Information on individual educational components (ECTS-Course descriptions) per semester

  
Degree programme:Bachelor Computer Science - Software and Information Engineering
Type of degree:FH BachelorĀ“s Degree Programme
 Full-time
 Summer Semester 2022
  

Course unit titleElective: Artificial Intelligence
Course unit code083121160102
Language of instructionEnglish
Type of course unit (compulsory, optional)Elective
Semester when the course unit is deliveredSummer Semester 2022
Teaching hours per week3
Year of study2022
Level of course unit (e.g. first, second or third cycle)First Cycle (Bachelor)
Number of ECTS credits allocated5
Name of lecturer(s)Steffen FINCK
Sebastian HEGENBART
David SAUERWEIN


Prerequisites and co-requisites

None

Course content
  • Introduction to the History of Artificial Intelligence (AI)
  • Taxonomy of the fields of research of AI (for example Machine Learning, Natural Language Processing)
  • Fields of application of AI methods
  • General concepts of data mining (e.g., scale levels, training / test data)
  • Cluster analysis and regression / classification including appropriate algorithms (e.g., K-Means, Decision Trees, Naive Bayes ...)
  • Concepts and methods of natural language processing (e.g., text segmentation, determination word functions ...)
  • Other terms: No-free-lunch theorem, cold start problem generalization, overfitting. underfitting, transfer learnings
Learning outcomes

Artificial intelligence was established in the mid-19th century as a research field of computer science and is considered one of the drivers of the digital revolution. Weak artificial intelligence, which is the focus of this course, has the goal of helping people with specific application problems. Applications are e.g. sata mining, text recognition, speech recognition or computer algebra systems, which have already demonstrated their usefulness in our daily lives. Among others, different methods of machine learning, e.g. classification or clustering procedure.

Theoretical and methodological know-how (T/M): 

  • Students know the basic concepts in the context of Artificial Intelligence (AI) and are able to identify and describe possible applications of AI methods.
  • Students know the basic concepts and procedures in the context of machine learning (ML) and its core elements (supervised, unsupervised, reinforcement).
  • Students are able to explain various ML methods (e.g., Decision Trees, Support Vector Machines).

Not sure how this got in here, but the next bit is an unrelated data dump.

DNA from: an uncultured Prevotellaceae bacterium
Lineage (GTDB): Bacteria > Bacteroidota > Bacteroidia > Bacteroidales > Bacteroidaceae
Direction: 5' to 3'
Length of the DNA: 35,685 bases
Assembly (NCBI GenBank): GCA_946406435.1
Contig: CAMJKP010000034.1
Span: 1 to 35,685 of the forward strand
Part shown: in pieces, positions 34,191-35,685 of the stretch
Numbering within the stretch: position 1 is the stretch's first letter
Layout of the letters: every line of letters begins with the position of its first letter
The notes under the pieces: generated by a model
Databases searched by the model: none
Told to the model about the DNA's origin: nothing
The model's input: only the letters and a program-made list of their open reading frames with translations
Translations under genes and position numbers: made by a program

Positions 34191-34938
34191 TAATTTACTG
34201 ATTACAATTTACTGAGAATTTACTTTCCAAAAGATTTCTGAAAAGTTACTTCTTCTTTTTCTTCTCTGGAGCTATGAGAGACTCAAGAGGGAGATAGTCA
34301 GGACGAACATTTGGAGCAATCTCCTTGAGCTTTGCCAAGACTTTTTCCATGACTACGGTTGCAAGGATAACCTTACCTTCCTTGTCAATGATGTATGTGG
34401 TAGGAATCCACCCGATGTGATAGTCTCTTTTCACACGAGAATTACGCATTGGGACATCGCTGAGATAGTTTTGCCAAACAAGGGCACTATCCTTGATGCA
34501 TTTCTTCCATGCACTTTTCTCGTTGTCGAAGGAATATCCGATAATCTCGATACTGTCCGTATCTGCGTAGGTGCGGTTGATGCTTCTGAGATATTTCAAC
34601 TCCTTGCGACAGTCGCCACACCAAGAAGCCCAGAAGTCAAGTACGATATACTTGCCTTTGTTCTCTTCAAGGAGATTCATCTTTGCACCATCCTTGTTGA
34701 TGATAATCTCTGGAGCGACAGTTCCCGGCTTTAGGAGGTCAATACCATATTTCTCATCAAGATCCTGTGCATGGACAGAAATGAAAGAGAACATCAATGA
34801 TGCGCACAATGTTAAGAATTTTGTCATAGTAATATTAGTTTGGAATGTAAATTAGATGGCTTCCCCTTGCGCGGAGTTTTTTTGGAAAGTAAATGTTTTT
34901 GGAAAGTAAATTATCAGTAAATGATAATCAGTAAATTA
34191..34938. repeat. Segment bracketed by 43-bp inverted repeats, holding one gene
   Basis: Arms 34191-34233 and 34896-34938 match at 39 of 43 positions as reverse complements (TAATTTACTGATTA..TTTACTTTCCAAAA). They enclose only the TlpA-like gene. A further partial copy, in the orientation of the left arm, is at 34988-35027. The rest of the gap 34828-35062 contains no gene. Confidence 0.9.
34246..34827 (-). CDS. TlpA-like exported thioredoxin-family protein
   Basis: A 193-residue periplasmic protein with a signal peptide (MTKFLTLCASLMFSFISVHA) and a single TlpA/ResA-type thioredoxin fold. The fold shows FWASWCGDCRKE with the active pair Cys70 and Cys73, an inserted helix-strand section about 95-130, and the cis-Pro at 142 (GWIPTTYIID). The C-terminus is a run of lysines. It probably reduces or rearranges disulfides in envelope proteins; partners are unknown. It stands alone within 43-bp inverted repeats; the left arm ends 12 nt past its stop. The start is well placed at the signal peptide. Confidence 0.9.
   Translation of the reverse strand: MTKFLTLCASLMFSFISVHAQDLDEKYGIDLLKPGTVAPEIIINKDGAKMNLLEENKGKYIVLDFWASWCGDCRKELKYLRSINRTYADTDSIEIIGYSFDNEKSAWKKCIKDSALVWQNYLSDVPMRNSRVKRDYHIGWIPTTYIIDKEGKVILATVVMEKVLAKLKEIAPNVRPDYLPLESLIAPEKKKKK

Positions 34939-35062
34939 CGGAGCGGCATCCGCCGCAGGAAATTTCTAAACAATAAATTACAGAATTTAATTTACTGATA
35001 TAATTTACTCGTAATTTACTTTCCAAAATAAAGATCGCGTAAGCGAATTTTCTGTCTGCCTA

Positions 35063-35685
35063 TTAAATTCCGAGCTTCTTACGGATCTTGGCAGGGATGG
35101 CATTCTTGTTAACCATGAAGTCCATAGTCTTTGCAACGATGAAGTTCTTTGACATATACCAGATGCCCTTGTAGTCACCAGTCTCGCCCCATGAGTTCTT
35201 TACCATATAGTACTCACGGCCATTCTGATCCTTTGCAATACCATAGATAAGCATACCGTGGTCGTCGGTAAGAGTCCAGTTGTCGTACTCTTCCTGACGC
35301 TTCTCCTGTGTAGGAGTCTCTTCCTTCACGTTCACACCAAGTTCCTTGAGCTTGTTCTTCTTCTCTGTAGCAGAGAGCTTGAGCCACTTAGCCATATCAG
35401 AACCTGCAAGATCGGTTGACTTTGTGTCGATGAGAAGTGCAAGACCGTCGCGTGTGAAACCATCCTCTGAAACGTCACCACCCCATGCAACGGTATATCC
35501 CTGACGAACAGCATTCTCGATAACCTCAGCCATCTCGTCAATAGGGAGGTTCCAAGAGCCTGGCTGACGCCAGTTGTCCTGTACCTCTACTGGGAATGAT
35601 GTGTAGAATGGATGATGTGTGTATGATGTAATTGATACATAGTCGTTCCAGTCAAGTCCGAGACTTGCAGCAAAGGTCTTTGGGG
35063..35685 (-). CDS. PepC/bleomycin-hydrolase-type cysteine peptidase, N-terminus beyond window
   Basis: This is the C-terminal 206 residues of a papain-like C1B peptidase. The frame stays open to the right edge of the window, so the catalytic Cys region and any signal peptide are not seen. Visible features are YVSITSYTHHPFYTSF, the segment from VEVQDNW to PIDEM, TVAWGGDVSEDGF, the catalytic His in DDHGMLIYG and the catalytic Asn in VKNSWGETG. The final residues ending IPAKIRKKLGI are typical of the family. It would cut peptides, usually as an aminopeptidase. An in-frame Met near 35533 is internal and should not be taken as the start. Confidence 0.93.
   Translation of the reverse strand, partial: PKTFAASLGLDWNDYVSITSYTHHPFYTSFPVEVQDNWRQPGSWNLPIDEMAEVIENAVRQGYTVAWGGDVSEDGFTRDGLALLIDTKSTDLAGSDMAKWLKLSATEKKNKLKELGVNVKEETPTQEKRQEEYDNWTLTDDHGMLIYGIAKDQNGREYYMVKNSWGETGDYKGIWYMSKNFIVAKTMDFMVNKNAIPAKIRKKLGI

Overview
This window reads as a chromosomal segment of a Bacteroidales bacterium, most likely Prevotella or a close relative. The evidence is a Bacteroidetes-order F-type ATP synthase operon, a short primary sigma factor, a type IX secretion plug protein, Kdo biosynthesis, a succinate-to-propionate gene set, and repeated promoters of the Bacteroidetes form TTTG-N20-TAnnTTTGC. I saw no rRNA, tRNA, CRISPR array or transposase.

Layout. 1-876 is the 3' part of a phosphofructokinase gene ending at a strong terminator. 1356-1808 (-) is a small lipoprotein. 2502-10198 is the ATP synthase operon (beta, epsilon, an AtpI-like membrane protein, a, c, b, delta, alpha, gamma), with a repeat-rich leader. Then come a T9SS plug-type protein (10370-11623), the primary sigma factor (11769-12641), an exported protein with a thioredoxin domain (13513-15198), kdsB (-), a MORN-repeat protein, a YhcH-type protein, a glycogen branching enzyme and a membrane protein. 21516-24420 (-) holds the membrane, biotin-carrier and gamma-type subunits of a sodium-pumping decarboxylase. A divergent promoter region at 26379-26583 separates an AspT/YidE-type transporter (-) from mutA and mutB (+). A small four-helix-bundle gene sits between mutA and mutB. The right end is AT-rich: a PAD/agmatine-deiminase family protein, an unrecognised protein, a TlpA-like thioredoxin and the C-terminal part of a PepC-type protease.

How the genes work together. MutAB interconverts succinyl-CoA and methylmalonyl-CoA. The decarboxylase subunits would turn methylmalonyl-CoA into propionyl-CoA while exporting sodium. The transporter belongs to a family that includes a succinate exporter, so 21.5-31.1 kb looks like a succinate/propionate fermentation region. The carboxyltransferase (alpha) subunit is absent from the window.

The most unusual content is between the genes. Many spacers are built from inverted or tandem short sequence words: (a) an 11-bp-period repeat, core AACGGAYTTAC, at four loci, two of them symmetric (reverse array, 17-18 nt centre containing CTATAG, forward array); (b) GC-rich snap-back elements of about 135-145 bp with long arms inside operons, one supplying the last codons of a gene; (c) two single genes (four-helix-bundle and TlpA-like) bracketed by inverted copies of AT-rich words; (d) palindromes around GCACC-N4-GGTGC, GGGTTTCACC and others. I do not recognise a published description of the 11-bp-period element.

• Students select and implement appropriate methods (based on the requirements of a task and the characteristics of the procedures).
  • Students are able to explain and use procedures that are used for data mining (eg regression, ML procedures ...).
  • Students are able to describe the need for method evaluation (no-free-lunch theorem) and apply appropriate procedures (e.g., cross-validation, receiver-operating-characteristic curves) and interpret the results.
  • Students are able to use a programming language / software (eg Python, R, WEKA) to solve simple ML tasks and interpret the results.

In addition, social and communicative skills (S/C) such as motivation and reliability as well as self-competences (S) such as learning and motivation, decision-making, responsibility and perseveranceare are trained.

Planned learning activities and teaching methods

Integrated course: 3 THW.

Lectures and practical exercises, which have to be implemented. 

Assessment methods and criteria
  • Electronic Exam using a programming language / software (such as Python, R, WEKA) to solve simple AI tasks and interpret the results.
Comment

None

Recommended or required reading
  • Barr, Avron; Feigenbau, Edward A (1979): Handbook of Artificial Intelligence. Online im Internet:
    URL: https://stacks.stanford.edu/file/druid:qn160ck3308/qn160ck3308.pdf (Zugriff am 10.09.2018)
  • Flach, Peter (2007): Simply Logical: Intelligent Reasoning by Example. Online im Internet:
    URL: http://people.cs.bris.ac.uk/~flach/SL/SL.pdf (Zugriff am 10.09.2018)
  • Gorunescu, Florin (2011): Data Mining: Concepts, Models and Techniques. Springer Science & Business Media.
  • Hal, Daumé (2012): A Course in Machine Learning. Online im Internet: URL: http://ciml.info (Zugriff am 10.09.2018)
  • Hastie, Trevor; Tibshirani, Robert; Friedman, Jerome (2017): The Elements of Statistical Learning: Data Mining, Inference, and Prediction, Second Edition. 2nd ed. 2009, Corr. 9th printing 2017 edition. New York, NY: Springer.
  • James, Gareth u.a. (2017): An Introduction to Statistical Learning: with Applications in R. 1st ed. 2013, Corr. 7th printing 2017. New York: Springer.
  • Nilsson, Nils J. (2009): The Quest for Artificial Intelligence: A History of Ideas and Achievements. Cambridge: Cambridge University Press. Online im Internet: DOI: 10.1017/CBO9780511819346 (Zugriff am: 11.06.2018).
  • Poole, David L; Mackworth, Alan K (2017): Artificial Intelligence: Foundations of Computational Agents,  2nd Edition. Online im Internet: URL: http://artint.info/2e/html/ArtInt2e.html (Zugriff am: 11.06.2018).
  • Python Software Foundation (o. J.): python. Online im Internet: URL: https://www.python.org/ (Zugriff am: 21.05.2018).
  • R Foundation (o. J.): R. Online im Internet: URL: https://www.r-project.org/ (Zugriff am: 21.05.2018).
  • Russell, Stuart; Norvig, Peter (2018): Artificial Intelligence: A Modern Approach. Online im Internet: URL:
    http://aima.cs.berkeley.edu/ (Zugriff am: 27.08.2018).
  • Technology Partners (2017): SWC. What is Artificial Intelligence, Really? Behind the Buzzword. Online im Internet:
    URL: https://www.swc.com/blog/business-intelligence/behind-the-buzzword-artificial-intelligence (Zugriff am: 13.06.2018).
Mode of delivery (face-to-face, distance learning)

In-class lecture: Compulsory attendance in the practice session.

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